A P.S. From WLW’s Tracy Jones

Tracy Jones (left) with
his afternoon co-host

(Photo courtesy WLW)

It never hurts to say thanks, or to write a thank-you note.

Want proof? I sent former Reds outfielder Tracy Jones a link to my previous blog post expressing amazement and gratitude over his autographed card giveaway. As a bonus, he added these comments:

“Tom,

Thanks for the awesome shout out on the blog. It’s people like you that make me wanna get the cards out afterall….even if it was way late! To answer your questions…

(Q: How many people got autographed cards from your offer?)

1. i have sent out well over 300 cards

(Q: How did you get so many cards of yourself?)

2. i like to keep them in stock

(Q: Why did you go through with your plan, even when you announced you were shutting down the offer in December?)

3. awesome fans like you

have a good one and thanks again.

Tracy”

Tracy Jones sent me more than an autograph. He sent me proof that “why not?” beats “why?” for anyone wanting to have more fun in this hobby.

Coming Thursday: Meet Bruce Robinson, musical major leaguer!

Thanking Tracy Jones & WLW

Those hopeful Reds fans at
www.omgreds.com covered the
Jones Autograph Promise
from the start. They got theirs, too!

Even this blogger saw Tracy Jones deliver in the clutch.

My mailbox had an autograph 1987 Topps Wednesday. Just like he promised to everyone who e-mailed.

What impressed me most?

No WLW advertising. A blank white envelope addressed by hand.
No worry that my address has been entered into an advertiser’s database
and will be on mailing labels for eternity.

I would have understood if TJ had included a note asking for
listeners. Or, “I hope you like the card. If you can, donate to ____.”

This was a pure gift. A promise fulfilled.

It’s time for another e-mail from me. This was the e-mail address he shared when he first made the offer:

tracy@700wlw.com

Thank him for the autograph. It seems that most people in the states who wrote him should have their autographed card in the next few days. Even the plentiful 1987 cards aren’t free. Postage sure isn’t. This gesture took plenty of time, as well as money.

Tracy came through for us. Let’s look good, too. Represent the hobby well.

Coming Friday: Meet Jeff Schultz, autograph collector and firefighter. 

Breaking News: Tracy Jones Delivers?!?

The website www.omgreds.com shared these specimens in
December, but reported on 12/15 that Jones wanted to
cancel his free autograph offer. Why did he go through with it?
By the way, this website looks like a great resource
for Reds autograph possibilities!

Tonight’s menu includes crow and humble pie.

I waved the red (Cincinnati Reds?) flag back in January over concerns that Tracy Jones might be toying with the affections of WLW listeners. I didn’t throw stones or call names. However, I did address that I hoped collectors wouldn’t be teased with empty promises.

Jeff Schultz reported on www.sportscollectors.net that he may be the first to find that the former outfielder came through on his promise for a postage-paid autographed card to anyone who e-mailed. Thanks to Jeff, who scored a signed 1987 Topps.

There could be good news at your door soon, too. It may not be that Publisher’s Clearinghouse guy with the balloons and the giant cardboard check. I’ll take TJ as my consolation prize.

People who keep their word get my applause. There’s a new reason for wanting a Tracy Jones autograph!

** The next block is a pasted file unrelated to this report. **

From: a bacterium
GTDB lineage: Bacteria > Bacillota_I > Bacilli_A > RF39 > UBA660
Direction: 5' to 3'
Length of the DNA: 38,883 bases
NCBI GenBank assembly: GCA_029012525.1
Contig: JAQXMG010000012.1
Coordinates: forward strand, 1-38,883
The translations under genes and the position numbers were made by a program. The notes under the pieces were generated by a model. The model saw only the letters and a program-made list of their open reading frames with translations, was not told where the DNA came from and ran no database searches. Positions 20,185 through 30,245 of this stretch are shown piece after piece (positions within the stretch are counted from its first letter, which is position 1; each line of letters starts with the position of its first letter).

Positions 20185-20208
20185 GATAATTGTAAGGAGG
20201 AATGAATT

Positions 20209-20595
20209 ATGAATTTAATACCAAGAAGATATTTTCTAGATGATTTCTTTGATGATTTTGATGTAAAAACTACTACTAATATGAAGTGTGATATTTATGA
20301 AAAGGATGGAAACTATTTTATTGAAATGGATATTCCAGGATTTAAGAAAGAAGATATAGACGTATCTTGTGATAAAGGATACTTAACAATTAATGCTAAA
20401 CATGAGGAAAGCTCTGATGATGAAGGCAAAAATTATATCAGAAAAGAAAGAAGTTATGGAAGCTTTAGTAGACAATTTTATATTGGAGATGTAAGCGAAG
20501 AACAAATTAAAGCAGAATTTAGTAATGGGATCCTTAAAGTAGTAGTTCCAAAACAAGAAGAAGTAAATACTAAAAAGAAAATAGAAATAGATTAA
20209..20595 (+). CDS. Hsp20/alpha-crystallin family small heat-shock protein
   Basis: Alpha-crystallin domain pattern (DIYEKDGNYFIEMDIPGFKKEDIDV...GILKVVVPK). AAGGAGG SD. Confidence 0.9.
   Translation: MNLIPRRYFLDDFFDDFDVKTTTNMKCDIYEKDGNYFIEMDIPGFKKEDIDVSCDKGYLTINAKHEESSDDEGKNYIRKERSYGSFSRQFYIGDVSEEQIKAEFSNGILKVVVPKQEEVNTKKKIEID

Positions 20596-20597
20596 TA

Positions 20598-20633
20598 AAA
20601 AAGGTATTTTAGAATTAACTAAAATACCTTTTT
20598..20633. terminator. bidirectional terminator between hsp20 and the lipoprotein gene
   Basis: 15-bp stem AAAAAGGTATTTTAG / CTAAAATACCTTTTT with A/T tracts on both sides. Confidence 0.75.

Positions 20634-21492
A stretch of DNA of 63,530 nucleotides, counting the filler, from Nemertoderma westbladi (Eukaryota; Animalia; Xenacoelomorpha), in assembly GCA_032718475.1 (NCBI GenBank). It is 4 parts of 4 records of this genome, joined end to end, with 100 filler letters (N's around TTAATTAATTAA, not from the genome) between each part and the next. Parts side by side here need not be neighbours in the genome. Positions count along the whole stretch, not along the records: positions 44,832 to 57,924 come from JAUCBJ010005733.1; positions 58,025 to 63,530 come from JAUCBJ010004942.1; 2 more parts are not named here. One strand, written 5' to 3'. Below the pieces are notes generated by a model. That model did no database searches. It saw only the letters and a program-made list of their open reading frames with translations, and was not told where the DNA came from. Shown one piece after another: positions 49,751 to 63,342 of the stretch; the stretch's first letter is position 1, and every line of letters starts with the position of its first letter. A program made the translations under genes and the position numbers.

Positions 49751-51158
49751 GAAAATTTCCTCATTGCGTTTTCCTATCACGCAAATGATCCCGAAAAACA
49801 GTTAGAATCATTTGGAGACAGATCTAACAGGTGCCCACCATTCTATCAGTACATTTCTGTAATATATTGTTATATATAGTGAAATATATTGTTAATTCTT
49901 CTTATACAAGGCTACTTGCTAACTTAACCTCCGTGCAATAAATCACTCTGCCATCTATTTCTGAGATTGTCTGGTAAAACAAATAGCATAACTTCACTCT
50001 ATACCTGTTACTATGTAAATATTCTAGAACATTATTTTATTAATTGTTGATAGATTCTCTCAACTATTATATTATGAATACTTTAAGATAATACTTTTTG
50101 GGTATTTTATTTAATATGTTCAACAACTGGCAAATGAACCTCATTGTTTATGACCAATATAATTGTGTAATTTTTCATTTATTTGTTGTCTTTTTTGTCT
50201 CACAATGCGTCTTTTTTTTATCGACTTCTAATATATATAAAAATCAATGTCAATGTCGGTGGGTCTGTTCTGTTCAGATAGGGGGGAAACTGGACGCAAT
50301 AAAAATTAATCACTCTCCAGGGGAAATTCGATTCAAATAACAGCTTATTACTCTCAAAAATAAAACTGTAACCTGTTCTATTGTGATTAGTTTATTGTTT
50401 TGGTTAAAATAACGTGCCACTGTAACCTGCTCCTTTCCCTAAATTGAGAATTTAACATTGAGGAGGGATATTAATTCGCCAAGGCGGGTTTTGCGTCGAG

Coming Wednesday: What did the late Don Mincher teach us?

No Fat Lady Singing Yet: Did Red-Turned-WLW Host Tracy Jones Really Just E-Mail Me?

Free, authentic autographs?
Some WLW listeners claim
he made the same offer a year ago
and never delivered. Hmm…

Tracy Who?

I blurted those words as I looked at my e-mail inbox today.

However, I’m not going to disregard any possibility in this hobby.

Supposedly, Tracy Jones responded to my Jan. e-mail. I answered his on-air offer to send an autographed card, postage paid, to any listener.

The only difference was that I included a link to my Jan. 3 column about his offer. The subject line for my e-mail was entitled “Autographed cards? Really?”

No, I’m not the only one. I saw a copy of the e-mail received from another collector. Our messages were different.

Both notes do begin with “Sorry for the delay” and say that signed cards will be mailed out this month.

As Tracy himself might say —

Stay tuned!

Coming Friday: Learn the inside story of “The Autograph Card.”

A Letter to Ex-Red Tracy Jones

I give up! I realize this
1989 Bowman facsimile
signature may be the
closest I ever get to
your autograph!

Dear Tracy Jones:

I write a blog for fans and collectors at

https://www.baseballbytheletters.com/

Several of my readers were perplexed by your second straight year of promising autographed cards to anyone who e-mails you. The hobby knows that you SELDOM sign fan mail c/o your WLW workplace, even with the SASE enclosed.

Yes, we listen online.

You said you needed listener phone numbers? Why? Are you telemarketing on the side?

Scott Sloan, your broadcast partner, responded to one listener, saying that he should share the e-mail with his friends. However, you, Mr. Jones, blamed a website for spreading the message and ruining it for everyone, requiring you to shut down the offer?

I’ve yet to find someone who received an autographed card from their e-mail. Is this just an effort to measure your ratings or popularity?

I’d be happy to share any of your thoughts about autographs or collectors with my readers.

You are a great on-air personality, outspoken, lively and unique, with refreshing points of view. I’d just hate to think you and “Sloanie” were using collectors as pawns to boost listenership. I’d welcome your explanation.

Sincerely,
Tom Owens
https://www.baseballbytheletters.com/

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